Zeus Trojan. How to remove? (Uninstall guide)

removal by Jake Doevan - - | Type: Trojans

Zeus Trojan reigns at the top position of the most dangerous malware list

Fake Zeus detection alert

Zeus Trojan, also known as Zbot Trojan, is a powerful and silently operating trojan horse [1] which uses its malicious functionalities to steal sensitive, personally identifiable information and banking credentials.

This virus was one of the first malware variants developed for taking over people's banking details, so it is not surprising that there are hundreds of sources claiming that almost every banking Trojan has a part of Zeus virus in them. In fact, by altering the configuration files in the Trojan’s toolkit, this virus can be customized to gather virtually any information that the cyber criminals desire to collect.

Beware that this virus has already infected tens of millions of computers and has helped the hackers to steal hundreds of millions of dollars[2]. It was believed that the original Zeus trojan owner canceled the malicious operations by publishing its source code online in 2011[3]. However, when a malware source code gets leaked, it simply accelerates development of customized versions of it.

No surprise that security experts keep reporting about its infiltration cases, so make sure you have a reliable anti-spyware installed on your machine if you want to protect your banking data and other sensitive information. 2-Spyware team suggests using Reimage software. The are multiple ways through which Zeus Trojan can gather information. The experts agree on two most prominent ones:

  • The FTP, POP3 or Internet Explorer passwords are automatically gathered from a Protected Storage (PStore) once the virus infects the computer.
  • Zeus also monitors the websites you are visiting and, once in a while, adds extra fields to the fill-in forms, requiring the users to enter additional information which is not actually present in the original website. For instance, in these additional fields you may be asked to provide information about your day of birth or a telephone number, instead of the originally requested username and password.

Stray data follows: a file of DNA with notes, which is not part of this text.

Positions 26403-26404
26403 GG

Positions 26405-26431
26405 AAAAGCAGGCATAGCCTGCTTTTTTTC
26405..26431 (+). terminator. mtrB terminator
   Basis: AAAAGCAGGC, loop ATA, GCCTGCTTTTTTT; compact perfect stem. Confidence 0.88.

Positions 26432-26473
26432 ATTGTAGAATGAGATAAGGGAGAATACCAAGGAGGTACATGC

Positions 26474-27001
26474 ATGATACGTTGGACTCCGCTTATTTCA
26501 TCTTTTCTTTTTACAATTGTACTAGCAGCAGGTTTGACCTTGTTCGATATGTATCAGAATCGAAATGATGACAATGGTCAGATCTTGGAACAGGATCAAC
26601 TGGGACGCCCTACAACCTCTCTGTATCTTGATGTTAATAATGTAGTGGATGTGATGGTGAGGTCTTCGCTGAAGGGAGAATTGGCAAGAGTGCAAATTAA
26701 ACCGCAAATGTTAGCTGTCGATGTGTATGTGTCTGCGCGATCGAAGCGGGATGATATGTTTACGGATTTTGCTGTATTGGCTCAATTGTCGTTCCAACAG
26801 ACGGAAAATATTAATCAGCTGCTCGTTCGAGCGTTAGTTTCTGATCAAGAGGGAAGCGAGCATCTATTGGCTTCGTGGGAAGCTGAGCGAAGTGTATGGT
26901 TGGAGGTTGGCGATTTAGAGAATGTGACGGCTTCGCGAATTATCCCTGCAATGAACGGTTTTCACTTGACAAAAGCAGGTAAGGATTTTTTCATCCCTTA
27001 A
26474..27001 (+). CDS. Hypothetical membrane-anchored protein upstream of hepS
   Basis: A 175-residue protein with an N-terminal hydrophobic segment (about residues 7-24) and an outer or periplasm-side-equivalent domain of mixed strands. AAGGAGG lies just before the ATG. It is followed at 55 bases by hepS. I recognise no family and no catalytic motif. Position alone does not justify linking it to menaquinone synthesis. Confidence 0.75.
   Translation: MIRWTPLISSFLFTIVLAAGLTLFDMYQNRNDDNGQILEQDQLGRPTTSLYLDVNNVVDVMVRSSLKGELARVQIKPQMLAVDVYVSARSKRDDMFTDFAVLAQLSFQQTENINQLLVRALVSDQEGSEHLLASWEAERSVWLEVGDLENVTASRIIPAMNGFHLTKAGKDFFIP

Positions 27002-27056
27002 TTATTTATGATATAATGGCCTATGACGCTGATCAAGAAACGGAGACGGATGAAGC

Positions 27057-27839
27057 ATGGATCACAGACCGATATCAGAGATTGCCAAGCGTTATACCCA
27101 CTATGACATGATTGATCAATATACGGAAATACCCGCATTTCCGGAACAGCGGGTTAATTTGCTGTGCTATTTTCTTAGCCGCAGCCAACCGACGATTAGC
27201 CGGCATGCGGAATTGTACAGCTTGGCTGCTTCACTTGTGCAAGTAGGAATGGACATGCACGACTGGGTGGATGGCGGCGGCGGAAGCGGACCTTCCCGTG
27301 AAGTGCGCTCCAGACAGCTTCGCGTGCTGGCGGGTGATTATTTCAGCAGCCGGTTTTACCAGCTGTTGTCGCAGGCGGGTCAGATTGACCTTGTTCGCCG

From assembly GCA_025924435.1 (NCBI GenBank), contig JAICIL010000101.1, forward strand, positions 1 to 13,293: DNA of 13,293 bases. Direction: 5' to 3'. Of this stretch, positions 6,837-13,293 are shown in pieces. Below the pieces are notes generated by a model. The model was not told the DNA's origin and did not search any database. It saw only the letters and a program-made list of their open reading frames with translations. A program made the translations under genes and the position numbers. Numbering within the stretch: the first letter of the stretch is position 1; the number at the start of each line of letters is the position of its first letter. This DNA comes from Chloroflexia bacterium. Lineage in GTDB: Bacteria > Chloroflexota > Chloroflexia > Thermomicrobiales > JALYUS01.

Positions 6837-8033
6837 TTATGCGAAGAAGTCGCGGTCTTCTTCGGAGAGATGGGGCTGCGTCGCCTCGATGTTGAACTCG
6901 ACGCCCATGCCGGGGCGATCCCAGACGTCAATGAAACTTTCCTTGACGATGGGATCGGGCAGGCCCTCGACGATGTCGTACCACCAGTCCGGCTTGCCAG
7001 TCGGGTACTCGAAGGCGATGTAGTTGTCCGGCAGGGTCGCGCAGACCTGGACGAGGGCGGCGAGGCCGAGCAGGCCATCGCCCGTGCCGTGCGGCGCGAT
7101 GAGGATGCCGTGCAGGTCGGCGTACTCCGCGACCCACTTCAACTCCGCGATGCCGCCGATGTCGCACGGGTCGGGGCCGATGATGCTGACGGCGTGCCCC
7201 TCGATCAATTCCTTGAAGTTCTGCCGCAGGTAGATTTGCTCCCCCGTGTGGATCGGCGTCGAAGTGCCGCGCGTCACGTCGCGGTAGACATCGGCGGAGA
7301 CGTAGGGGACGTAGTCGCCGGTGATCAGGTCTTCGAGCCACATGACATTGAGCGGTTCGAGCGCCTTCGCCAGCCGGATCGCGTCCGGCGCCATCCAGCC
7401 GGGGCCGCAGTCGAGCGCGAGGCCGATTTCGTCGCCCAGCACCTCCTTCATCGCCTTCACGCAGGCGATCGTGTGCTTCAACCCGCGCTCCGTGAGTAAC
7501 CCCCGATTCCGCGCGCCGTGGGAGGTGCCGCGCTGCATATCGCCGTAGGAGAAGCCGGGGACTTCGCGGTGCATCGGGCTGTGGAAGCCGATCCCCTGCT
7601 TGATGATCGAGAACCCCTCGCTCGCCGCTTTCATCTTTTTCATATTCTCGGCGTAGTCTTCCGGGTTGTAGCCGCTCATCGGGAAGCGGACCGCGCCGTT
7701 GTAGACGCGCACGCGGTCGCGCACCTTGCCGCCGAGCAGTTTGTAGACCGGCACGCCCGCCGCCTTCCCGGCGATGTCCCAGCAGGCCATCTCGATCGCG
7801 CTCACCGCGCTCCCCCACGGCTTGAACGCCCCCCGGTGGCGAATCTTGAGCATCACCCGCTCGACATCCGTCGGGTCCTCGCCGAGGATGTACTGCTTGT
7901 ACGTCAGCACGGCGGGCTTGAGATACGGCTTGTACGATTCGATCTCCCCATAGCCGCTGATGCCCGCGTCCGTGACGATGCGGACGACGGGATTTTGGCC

Apart from these functions, Zeus Trojan can also contact command-and-control server which allows it to carry out other malicious activities on the infected computers. It can downloading files, shut down and reboot your device, also, delete the system files, which may cause your operating system to crash. As a result, the virus victim may have to be forced to the full operating system reinstall.

Zeus name used by technical support scammers to scare computer users

As malware researchers and analysts, we have noticed a new tendency in the world of cyber crime. Scammers keep advertising fake tech support services by infecting victim's device with scareware that displays pop-ups via user's default web browser. Therefore, if your browser suddenly launches a suspicious URL that triggers a pop-up saying “Windows detected ZEUS virus” or “Zeus has been detected and put in quarantine,” most likely it is a lie that you should not believe in.

The only software that can determine whether your PC is compromised by Zeus or not is a decent anti-malware software, and definitely not your browser. Scammers use the name of Zeus because it is an infamous malware example and quite a lot users have heard about it at least once in their lives. Another obvious sign of a scam is a tech support number on the pop-up that warns you about imaginary Zeus virus.